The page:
On September 8, 1902, at the dawn of the wireless telegraphy age, Marconi was looking at the Tuscan coast from the cruiser "Carlo Alberto" back from a long trip where he successfully carried out many radio experiments in the northern seas. While passing in front of Leghorn, Marconi expressed to the Admiral Mirabello his intention to build a powerful intercontinental station in the plain behind that city. The station, which would be the first in Marconi's home country (and one of the first in the world, too), was intended to provide radiotelegraphic connections with Africa and America in the very low-frequency (VLF) band, i.e., using carrier frequencies below 100 kHz, which, at the time, were believed to be the sole option for long-distance radio communications.The selected site for this purpose was Coltano, a marshy rural area between Pisa and Leghorn, near the Tyrrhenian Sea. The station was inaugurated by Marconi himself in 1911 with transmissions to Clifden (Ireland) and Glace Bay (Canada), followed by a pioneeristic link reaching Massawa (Eritrea), across more than 2000 km of Sahara's dry soil; which, until then, was considered an insurmountable obstacle for the propagation of low-frequency ground waves. This was just the first of a series of successes obtained by this once worldwide renowned, but now completely forgotten, radio station, born from Marconi's genius.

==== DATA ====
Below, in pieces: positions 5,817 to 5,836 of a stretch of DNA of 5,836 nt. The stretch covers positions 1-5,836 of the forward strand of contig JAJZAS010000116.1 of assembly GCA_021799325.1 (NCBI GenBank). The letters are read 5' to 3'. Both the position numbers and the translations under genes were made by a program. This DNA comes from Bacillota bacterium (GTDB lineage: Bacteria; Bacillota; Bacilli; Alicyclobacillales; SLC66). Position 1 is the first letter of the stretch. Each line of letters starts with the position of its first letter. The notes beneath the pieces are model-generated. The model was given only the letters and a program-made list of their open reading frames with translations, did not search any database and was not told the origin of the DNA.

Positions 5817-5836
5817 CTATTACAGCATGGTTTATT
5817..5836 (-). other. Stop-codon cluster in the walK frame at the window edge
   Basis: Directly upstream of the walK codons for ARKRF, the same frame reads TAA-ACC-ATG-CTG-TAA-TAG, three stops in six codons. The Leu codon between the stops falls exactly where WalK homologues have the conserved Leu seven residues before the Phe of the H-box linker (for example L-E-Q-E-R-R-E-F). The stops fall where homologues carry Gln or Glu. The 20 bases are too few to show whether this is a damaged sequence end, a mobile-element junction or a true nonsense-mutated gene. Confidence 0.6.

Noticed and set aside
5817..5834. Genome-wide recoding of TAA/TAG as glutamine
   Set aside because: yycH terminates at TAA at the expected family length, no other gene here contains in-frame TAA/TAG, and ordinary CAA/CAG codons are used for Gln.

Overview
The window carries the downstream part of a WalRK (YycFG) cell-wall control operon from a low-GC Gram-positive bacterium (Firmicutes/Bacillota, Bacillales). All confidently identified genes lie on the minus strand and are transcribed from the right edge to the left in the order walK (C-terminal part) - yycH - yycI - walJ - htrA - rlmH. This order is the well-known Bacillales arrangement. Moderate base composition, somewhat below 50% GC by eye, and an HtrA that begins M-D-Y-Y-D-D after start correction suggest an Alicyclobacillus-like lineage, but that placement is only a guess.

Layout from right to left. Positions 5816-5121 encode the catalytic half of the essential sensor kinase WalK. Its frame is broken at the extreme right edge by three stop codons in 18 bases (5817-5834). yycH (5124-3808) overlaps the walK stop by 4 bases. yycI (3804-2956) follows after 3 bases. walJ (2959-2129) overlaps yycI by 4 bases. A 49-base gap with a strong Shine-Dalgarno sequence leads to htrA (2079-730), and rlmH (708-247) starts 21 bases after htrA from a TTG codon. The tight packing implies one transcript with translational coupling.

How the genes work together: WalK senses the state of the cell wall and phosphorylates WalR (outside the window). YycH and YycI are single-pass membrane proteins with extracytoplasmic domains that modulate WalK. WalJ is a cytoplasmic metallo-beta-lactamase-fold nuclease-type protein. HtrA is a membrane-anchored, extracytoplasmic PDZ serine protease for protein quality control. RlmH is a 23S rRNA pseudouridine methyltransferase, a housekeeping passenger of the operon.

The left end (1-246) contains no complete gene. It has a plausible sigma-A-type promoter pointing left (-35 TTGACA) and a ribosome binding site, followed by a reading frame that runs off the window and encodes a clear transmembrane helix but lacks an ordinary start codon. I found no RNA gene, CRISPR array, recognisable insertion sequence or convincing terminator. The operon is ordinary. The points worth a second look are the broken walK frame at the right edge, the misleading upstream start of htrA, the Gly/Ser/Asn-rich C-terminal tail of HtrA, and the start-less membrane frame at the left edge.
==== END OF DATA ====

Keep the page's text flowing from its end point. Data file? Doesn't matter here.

Artículo sobre aspectos históricos desconocidos hasta la fecha (2017) sobre los experimentos de Marconi en radiocomunicaciones transatlánticas y con el continente africano.
- Autor/es: Filippo Giannetti.
- Fecha: 2017-03
- Publicado en: IEEE Aerospace and Electronic Systems Magazine (Volume: 32, Issue: 3, March 2017, Pages: 16-29).
- Idioma: Inglés
- Formato: PDF
- Contribución: José Antonio Delgado-Penín.
- Palabras clave: Antenas y propagación, Tecnología de comunicaciones